Regulation and Design of Motorized & Non-Motorized Two-and-Three-Wheelers in Urban Traffic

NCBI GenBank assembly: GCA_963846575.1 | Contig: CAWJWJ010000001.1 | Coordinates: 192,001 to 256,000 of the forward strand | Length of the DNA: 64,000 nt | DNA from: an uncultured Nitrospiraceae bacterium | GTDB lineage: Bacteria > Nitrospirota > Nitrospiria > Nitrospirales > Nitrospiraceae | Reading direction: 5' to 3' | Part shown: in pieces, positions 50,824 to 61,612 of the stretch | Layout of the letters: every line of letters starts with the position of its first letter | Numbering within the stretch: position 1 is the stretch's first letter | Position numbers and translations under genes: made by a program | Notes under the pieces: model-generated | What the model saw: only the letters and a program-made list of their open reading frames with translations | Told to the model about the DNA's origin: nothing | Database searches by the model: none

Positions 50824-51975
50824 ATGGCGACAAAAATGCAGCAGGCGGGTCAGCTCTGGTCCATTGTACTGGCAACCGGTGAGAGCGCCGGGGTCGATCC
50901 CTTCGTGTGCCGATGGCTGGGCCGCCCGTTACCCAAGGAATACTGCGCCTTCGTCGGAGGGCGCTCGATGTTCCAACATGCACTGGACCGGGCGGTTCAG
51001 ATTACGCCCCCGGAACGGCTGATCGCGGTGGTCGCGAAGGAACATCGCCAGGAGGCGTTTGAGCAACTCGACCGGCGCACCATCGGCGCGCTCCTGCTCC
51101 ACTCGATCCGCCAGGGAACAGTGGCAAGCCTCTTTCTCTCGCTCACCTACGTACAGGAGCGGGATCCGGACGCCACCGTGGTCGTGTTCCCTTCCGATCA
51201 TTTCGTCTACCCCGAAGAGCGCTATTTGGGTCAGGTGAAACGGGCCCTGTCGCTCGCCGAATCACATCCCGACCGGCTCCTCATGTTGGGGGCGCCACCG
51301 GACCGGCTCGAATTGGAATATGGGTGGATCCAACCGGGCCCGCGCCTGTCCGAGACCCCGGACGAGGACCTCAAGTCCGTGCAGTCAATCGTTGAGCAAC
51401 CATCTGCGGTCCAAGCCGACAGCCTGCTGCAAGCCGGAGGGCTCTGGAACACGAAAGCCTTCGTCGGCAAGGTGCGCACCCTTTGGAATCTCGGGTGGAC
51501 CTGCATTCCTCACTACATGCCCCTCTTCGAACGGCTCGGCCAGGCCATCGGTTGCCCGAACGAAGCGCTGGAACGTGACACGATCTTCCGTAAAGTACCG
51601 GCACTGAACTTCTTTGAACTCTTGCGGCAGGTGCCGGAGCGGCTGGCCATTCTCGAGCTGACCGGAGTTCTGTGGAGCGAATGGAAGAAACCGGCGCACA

Download this document Source: Walter Hook and Bert Fabian [/panel] A growing number of Asian cities are experiencing a rapid rise in the numbers of motorized twowheelers. In many of those cities, these vehicles account for the majority of traffic. This has significant ramifications, both positive and negative, for road safety, congestion, air pollution, economic development, and climate change. This study is a comprehensive review of the best practices in regulation and design of two-and-three-wheelers in urban traffic. While it mostly concentrates on the motorized two-and-three-wheelers in Asian cities, the review treats this mode of transportation as only one among many. It recognizes that even tightly targeted measures will affect other modes, most directly pedestrians and non-motorized two-and-three-wheelers. Therefore, in the spirit of promoting the conception of complete streets and livable cities, the review treats street and road space as a whole, discusses motorized two-and-three-wheelers in relation to other modes, and touches upon issues relevant to other modes but analogous to those of two-and three-wheelers.]]>


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